5 Excavation Safety Tips: Dig In!

Digging holes or trenches without taking the proper precautions can be life-threatening. An unprotected trench can be an early grave. In fact, excavation and trenching are among the most hazardous construction operations – just one cubic yard of soil can way as much as a car. Cave-ins pose the greatest risk and are the most likely excavation-related incident to result in worker fatalities. Other potential hazards associated with trenching work include falling loads, hazardous atmospheres, and hazards from mobile equipment.

The Occupational Safety and Health Administration’s (OSHA) Excavation standards contain requirements for excavation and trenching operations. It’s important to be sure you and your team are caught up to speed on these standards before breaking ground. 

Dig into five tips for excavation and trenching safety! 

  • Know What’s BelowCall before you dig to avoid damaging underground utilities! Give 811 a call before digging to request that the approximate location of buried utilities be marked with paint or flags so that you don’t unintentionally dig into an underground utility line.
  • Follow the 2 Feet Rule – The standards permit excavation of 2 feet (0.61 meters) or less below the bottom of the members of a support system, but only if the system is designed to resist the forces calculated for the full depth of the trench and there are no indications, while the trench is open, of a possible loss of soil from behind or below the bottom of the support system.
  • Mind the Edges– To prevent a cave-in, keep people and heavy equipment away from trench edges. Also, be sure to identify any equipment or activities that could affect trench stability. Ways to prevent cave-ins include sloping and benching the sides of the excavation, supporting the sides of the excavation, and placing a shield between the side of the excavation and the work area.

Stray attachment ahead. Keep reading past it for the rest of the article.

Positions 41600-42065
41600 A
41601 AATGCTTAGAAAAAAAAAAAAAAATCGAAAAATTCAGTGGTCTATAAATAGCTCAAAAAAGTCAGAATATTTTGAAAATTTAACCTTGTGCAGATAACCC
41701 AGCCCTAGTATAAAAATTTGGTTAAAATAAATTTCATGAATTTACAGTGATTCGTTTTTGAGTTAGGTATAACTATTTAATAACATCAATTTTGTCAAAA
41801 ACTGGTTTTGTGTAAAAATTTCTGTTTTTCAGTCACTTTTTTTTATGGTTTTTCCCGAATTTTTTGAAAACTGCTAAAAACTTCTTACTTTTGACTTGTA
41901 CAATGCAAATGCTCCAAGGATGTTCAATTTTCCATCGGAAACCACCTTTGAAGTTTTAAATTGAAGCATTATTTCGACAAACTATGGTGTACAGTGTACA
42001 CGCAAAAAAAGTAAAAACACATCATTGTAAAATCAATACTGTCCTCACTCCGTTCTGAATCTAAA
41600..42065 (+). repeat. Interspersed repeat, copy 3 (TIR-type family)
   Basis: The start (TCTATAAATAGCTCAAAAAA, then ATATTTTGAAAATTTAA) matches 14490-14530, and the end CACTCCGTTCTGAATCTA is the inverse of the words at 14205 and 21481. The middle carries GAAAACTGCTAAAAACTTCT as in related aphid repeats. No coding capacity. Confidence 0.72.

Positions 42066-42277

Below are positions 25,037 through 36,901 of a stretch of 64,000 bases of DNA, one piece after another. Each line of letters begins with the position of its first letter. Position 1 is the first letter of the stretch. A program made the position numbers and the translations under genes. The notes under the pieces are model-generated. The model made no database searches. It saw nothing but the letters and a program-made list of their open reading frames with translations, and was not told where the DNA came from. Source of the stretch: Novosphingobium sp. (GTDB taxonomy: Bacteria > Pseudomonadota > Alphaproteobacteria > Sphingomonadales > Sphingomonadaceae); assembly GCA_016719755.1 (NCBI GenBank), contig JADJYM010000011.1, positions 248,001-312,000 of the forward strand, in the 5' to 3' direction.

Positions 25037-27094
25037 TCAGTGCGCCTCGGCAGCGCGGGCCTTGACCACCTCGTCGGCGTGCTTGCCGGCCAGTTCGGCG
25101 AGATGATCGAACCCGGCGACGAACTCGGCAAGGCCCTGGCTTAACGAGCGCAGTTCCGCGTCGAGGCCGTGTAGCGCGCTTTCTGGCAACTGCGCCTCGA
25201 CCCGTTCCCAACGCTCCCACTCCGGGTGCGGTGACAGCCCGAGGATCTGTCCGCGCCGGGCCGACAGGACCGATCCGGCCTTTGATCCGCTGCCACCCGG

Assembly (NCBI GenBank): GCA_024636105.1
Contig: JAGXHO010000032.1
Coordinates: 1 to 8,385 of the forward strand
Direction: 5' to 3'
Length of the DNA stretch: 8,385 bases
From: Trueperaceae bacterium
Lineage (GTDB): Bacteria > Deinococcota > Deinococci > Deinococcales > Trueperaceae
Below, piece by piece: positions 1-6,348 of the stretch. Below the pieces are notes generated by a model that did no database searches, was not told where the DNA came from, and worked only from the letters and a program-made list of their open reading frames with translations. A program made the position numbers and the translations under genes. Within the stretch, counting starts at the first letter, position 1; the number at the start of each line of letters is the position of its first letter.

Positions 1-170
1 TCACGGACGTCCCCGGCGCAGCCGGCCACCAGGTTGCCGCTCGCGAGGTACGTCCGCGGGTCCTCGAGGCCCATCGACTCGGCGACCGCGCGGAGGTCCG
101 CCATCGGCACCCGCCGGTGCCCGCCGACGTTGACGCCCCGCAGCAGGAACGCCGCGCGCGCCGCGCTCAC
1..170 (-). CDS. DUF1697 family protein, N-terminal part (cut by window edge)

• Test for Hazards – Always performs tests for atmospheric hazards such as low oxygen, hazardous fumes, and toxic gases when workers are more than 4 feet deep. Employers must ensure that workers enter trenches only after adequate protections are in place to address cave-in hazards. 
  • Inspect, Inspect, Inspect – Employers must ensure that a competent person inspects all excavations, adjacent areas, and protective systems daily for possible cave-ins, indications of failures in protective systems and equipment, hazardous atmospheres, and other hazardous conditions. Inspections must be done prior to the start of work and as needed throughout the shift. Inspections are also required after natural events, such as rainstorms, or other hazard-increasing occurrences, such as blasting work. 

For a deeper dive, check out OSHA’s Trenching and Excavation Safety Booklet. Happy digging!

Eric Hughes